Astronauts on the ISS will see a total solar eclipse three times on April 8

On April 8, a total solar eclipse will occur, which will be observed in the United States, Canada and Mexico. This is a spectacular event when the Moon completely covers the Sun for a few minutes, casting a shadow over the specified territories. Now tourists from all over the world come to North America to witness this astronomical phenomenon. Moreover, they are preparing to observe a solar eclipse even in space.

Astronauts Jeanette Epps and Tracy Dyson are going to observe the eclipse from the International Space Station (ISS), located at an altitude of about 400 km above the surface of the planet. On April 8, they will have as many as three opportunities to see how the shadow of the moon will fall on Earth. The first opportunity will appear over the Pacific Ocean, and then the ISS will meet a shadow during a flyby over New Zealand, California and Idaho. The solar eclipse will provide scientists with a unique opportunity to study the Sun and the reaction of the Earth’s atmosphere during this phenomenon.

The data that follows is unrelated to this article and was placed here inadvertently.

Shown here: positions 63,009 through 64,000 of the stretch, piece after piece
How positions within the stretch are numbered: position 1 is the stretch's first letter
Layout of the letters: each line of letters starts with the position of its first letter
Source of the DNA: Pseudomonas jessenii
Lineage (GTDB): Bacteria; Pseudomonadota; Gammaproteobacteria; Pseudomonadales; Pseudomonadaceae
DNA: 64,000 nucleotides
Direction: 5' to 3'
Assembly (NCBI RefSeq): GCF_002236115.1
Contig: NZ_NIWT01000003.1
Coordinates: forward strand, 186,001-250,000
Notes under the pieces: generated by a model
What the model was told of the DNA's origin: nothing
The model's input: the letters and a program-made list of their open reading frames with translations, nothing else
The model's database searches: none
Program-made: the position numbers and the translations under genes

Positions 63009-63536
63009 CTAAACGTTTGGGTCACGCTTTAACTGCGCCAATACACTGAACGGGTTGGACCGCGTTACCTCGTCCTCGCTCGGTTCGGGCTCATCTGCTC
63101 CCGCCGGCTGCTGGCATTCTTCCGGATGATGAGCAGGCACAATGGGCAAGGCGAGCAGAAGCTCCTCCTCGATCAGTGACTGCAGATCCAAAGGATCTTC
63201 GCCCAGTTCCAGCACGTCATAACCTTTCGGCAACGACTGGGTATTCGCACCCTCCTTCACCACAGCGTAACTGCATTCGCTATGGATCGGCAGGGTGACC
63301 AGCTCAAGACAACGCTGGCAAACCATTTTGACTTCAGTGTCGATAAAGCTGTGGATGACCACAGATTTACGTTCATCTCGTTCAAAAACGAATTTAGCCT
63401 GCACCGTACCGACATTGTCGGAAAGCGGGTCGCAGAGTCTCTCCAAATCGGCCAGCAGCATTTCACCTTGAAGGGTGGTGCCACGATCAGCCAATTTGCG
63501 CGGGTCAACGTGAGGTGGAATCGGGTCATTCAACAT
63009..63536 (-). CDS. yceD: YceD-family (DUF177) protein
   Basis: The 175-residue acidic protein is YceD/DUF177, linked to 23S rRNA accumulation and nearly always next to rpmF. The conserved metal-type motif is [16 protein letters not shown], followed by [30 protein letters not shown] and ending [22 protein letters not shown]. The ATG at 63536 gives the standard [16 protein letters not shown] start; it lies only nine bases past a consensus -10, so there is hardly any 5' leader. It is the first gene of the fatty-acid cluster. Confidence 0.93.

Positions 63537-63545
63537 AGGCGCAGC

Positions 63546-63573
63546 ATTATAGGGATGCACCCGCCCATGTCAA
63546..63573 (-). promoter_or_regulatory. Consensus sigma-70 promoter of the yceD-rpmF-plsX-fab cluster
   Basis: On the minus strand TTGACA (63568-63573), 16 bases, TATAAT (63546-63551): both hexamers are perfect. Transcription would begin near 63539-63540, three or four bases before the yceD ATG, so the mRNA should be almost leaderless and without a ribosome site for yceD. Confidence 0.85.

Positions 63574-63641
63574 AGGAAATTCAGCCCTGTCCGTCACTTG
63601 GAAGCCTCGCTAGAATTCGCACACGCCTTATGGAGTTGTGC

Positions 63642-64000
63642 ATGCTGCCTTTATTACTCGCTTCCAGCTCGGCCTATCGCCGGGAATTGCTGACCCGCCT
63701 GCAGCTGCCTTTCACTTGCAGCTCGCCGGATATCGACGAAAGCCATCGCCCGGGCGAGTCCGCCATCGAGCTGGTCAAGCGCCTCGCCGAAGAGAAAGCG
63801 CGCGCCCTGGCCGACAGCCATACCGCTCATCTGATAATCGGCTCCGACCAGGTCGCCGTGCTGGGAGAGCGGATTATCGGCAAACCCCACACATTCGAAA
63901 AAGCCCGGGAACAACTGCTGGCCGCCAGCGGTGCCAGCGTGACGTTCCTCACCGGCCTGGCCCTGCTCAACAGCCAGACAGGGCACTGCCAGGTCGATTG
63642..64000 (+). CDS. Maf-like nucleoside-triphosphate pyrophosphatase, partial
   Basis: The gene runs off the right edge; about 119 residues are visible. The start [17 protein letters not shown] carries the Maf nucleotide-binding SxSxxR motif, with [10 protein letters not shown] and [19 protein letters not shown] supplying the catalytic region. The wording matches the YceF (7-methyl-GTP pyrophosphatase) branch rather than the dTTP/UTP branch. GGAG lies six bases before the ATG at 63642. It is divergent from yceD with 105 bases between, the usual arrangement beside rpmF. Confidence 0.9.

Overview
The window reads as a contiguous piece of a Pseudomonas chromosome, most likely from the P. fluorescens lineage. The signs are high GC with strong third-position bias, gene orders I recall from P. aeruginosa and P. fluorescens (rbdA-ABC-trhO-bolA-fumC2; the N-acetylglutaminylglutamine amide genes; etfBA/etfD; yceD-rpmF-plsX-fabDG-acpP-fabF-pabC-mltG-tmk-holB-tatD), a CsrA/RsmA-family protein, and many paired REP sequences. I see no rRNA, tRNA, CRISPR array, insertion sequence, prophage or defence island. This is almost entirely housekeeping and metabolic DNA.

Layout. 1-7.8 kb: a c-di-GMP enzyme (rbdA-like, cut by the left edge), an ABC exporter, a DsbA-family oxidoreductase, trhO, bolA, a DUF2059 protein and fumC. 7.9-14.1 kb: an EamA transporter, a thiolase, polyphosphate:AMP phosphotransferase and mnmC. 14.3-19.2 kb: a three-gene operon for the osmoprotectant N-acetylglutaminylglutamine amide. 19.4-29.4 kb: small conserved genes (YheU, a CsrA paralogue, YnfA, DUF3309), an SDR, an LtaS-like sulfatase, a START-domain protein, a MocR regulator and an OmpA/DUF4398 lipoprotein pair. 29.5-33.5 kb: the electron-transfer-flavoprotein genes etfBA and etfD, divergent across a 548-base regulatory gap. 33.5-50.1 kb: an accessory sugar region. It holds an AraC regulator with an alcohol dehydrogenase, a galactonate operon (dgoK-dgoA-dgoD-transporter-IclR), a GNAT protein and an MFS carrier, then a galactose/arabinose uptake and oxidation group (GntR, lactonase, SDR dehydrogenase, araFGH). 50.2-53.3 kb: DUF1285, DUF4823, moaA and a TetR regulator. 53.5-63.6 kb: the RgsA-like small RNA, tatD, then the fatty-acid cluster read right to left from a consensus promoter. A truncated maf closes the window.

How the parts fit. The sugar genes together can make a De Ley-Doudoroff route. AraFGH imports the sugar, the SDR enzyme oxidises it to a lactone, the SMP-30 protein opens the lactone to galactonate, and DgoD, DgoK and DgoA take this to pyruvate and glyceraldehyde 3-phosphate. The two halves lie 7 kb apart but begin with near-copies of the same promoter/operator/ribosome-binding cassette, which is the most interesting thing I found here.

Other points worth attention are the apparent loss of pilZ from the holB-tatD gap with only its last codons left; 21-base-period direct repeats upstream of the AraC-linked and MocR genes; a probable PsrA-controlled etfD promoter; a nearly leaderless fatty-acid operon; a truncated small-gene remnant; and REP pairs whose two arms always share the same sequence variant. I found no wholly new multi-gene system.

The solar eclipse, as it looks from space. Photo: Reddit

The duration of the eclipse will vary in different regions. The longest period of the eclipse – 4 minutes 28 seconds – will be in Mexico near the city of Torreon. In the USA, the peak of the eclipse will last from 3.5 to 4 minutes.

It is important for eyewitnesses who will observe the eclipse to use special protective glasses, as fakes are very dangerous for eyesight. But most of the inhabitants of the Earth will not be able to see this event live. However, online broadcasts will help remote observation of the solar eclipse.

Earlier, we reported on how the appearance of the “Devil Comet” coincided with the solar eclipse on April 8.

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